I’ve been building my network for about a year now, really throwing myself into the community and trying to shout about what I’m doing in Manchester. A year on and I feel like I’ve finally started to build a community around me.
Don’t take me wrong, it hasn’t happened over night, but going from knowing two people, to being able to arrange dinners and nights out makes a huge difference to, not only your confidence, but also what you can achieve.
So, what I’m really writing about today, is not how to network, but why to network.
It’s obvious I hear you say, to build connections with people that will one day be able to help you out, to grow your business, to earn extra dollar (or pounds should I say?)
I disagree. On one level you’ll always get the people who are out networking for money driven goals, of course. But go to the right networking event, and your whole outlook on the purpose of networking will really change.
A successful networking event is one where you leave knowing more about other attendees than they do about you.
It’s counter-intuitive to a lot of people, but understanding those around you, what they want to accomplish, what they want to achieve, knowing what they have to say is more valuable to you and your career than shouting from the rafters about the newest website you’ve just launched.
Why is this important?
Because networking is about building valuable friendships and connections, not just letting people know how great you are. Some of my closest friends and people I trust, are those who I’ve met through networking at various events.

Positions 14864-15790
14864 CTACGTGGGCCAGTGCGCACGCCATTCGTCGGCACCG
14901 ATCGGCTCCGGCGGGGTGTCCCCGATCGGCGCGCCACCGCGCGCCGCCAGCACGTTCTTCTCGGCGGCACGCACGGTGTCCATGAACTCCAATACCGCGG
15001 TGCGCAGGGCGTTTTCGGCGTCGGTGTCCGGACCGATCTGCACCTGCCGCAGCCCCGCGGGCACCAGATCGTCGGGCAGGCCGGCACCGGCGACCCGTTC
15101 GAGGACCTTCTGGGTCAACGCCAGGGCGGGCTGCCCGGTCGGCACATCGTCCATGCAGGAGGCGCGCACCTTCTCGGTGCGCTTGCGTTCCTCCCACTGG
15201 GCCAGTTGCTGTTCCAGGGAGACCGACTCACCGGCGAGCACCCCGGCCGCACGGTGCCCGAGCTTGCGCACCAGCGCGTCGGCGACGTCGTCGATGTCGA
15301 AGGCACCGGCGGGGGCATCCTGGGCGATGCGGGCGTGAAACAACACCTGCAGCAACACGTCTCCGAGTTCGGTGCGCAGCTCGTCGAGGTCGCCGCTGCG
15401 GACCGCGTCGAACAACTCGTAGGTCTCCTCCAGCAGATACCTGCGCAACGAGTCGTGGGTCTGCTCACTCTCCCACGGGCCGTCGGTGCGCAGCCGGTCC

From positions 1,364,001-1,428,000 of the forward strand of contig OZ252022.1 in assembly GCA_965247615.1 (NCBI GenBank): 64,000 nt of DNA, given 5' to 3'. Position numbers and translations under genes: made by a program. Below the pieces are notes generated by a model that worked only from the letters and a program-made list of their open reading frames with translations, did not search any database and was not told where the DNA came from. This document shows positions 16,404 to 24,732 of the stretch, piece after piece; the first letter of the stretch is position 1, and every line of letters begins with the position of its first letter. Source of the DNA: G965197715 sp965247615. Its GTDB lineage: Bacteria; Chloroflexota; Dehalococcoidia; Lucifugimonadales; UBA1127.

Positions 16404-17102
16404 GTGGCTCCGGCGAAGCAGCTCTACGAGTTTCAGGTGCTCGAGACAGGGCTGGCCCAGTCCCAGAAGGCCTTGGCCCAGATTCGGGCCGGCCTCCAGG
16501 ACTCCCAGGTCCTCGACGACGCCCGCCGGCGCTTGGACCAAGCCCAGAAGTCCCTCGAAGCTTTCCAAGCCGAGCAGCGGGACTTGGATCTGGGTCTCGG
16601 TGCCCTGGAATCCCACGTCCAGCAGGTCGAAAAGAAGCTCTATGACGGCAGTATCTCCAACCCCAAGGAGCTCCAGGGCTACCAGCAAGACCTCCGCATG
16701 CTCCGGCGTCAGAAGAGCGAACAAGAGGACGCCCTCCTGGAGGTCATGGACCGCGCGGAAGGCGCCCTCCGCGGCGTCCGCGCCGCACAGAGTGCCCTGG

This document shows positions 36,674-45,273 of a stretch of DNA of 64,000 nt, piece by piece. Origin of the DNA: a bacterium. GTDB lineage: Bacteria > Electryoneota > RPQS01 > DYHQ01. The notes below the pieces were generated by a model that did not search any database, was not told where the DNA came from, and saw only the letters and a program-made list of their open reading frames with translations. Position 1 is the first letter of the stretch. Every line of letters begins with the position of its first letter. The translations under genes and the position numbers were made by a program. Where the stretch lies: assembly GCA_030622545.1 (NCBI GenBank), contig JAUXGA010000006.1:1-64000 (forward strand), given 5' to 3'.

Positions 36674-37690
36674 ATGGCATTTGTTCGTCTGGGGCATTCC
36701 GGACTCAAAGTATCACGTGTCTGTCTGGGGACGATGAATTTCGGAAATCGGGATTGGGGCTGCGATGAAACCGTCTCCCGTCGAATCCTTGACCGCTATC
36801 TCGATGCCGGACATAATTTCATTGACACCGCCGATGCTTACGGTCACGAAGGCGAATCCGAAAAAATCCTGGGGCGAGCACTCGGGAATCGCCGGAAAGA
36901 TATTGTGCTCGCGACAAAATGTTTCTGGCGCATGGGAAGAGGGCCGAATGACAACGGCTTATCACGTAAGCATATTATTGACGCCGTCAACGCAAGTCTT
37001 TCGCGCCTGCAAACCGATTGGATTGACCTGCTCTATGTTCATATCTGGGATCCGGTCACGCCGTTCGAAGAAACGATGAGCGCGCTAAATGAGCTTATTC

These are the people I know I can count on to help me out when things get tough and who will be there with a glass of wine whether things are going great or I’m breaking down over deadlines.
The community you can build around yourselves through networking, is literally invaluable. I meet people and I want to help people, and more often than not I help people through meeting more people (how many times cam I say people in one sentence?) Use the avenues around you to start conversations, it doesn’t have to be in the flesh, but use social media to nudge people into remembering the conversation you’ve had. Tweet them if they mentioned something to you, talking can happen in more ways than one in this day and age.
If you’re willing to take the time to meet new faces, to listen to what they have to say the rest will naturally follow. You’ll soon have a community around you that supports you as much as you support them. You’ll be able to throw help in their faces and they’ll do the same thing for you. It’s a knock on effect of good deeds, but it all starts with a tap on the shoulder and a hearty “Hello!”
So thank you Manchester for helping me meet so many amazing people.
And don’t worry introverts, I’ll soon be writing a blog on how I’ve found getting out there as someone who’s on the quieter side…